Pouncing unexpectedly on Broadway in 1962, Who’s Afraid of Virginia Woolf?, Edward Albee’s drama of marital disintegration and psychotic mind games is a play of people possessed – getting at the demons behind them can be another story.
Director David Grindley’s staging starts soberly. College professor George (Denis Conway) and wife Martha (Fiona Bell) get stroppy over the mention of their absent son. Albee recognises that a good fight needs an audience, and ushers in late night houseguests, George’s new colleague Nick and his wife Honey (deft Mark Huberman and Sophie Robinson).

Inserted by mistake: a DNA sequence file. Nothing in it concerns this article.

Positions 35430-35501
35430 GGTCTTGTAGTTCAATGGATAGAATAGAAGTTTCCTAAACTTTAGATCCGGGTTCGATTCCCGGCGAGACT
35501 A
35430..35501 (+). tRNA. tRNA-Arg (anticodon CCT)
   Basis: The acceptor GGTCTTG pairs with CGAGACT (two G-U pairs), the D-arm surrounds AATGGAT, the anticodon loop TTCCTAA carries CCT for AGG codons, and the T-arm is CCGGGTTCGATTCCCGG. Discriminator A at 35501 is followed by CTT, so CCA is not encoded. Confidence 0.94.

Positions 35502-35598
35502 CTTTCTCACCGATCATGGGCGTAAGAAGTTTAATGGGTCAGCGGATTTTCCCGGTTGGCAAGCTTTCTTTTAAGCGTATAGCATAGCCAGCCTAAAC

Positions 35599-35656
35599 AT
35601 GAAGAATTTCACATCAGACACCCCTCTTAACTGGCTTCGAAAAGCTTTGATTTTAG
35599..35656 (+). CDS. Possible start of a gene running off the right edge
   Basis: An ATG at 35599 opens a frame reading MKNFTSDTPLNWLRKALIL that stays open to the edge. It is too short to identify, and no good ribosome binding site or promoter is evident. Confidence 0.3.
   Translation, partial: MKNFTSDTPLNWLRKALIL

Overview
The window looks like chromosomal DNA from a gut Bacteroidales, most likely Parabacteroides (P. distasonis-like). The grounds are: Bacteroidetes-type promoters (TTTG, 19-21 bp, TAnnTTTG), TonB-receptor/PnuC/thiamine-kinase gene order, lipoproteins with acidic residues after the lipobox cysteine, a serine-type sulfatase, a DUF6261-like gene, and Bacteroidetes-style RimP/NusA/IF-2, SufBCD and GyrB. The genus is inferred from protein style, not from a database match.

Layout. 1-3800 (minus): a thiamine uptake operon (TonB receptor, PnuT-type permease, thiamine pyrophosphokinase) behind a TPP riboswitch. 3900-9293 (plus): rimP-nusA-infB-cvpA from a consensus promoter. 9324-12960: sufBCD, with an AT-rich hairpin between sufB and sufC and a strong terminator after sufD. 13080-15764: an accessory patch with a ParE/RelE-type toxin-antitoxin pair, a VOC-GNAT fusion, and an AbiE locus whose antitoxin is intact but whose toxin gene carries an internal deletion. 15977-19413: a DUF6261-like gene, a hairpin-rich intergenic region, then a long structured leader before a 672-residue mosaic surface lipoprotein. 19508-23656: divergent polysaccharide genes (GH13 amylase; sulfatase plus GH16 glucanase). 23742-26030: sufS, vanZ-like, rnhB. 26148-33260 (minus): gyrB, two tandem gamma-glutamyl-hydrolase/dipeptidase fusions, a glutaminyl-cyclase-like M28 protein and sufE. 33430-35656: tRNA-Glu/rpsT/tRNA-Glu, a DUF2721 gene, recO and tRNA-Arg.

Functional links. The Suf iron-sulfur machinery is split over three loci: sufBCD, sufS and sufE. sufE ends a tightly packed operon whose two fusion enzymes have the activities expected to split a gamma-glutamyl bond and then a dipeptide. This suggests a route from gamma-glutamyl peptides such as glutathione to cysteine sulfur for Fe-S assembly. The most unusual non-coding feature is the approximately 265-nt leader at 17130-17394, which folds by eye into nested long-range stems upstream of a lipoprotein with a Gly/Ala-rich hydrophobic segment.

In a deathmatch dressed up as a party game, the fast dialogue isn’t delivered lightly but thrown like knives (“You’re going to get it, baby!” “Be careful, I’ll rip you to pieces”). Bell is extraordinary as the matriarch Martha: slinking over her chair, chewing ice, crawling slowly towards implosion. Conway keeps it stealthy and smart, sneaking in comebacks with killer timing, though such restraint might hold back the production as a whole, on its descent into madness.
It’s an uneasy transition for Grindley, a surprise from the director who masterfully exposed the underworld of Tom Murphy’s The Gigli Concert at the Gate last year. The action circles familiar ground without escalating. Disappointingly, it refuses to deliver the kind of bloodbath indicated by the red-drenched surfaces of Jonathan Fensom’s living room set. As a result, Albee’s crossfire of psychoses and American ideals ends up feeling tame. There’s not much here to be afraid of.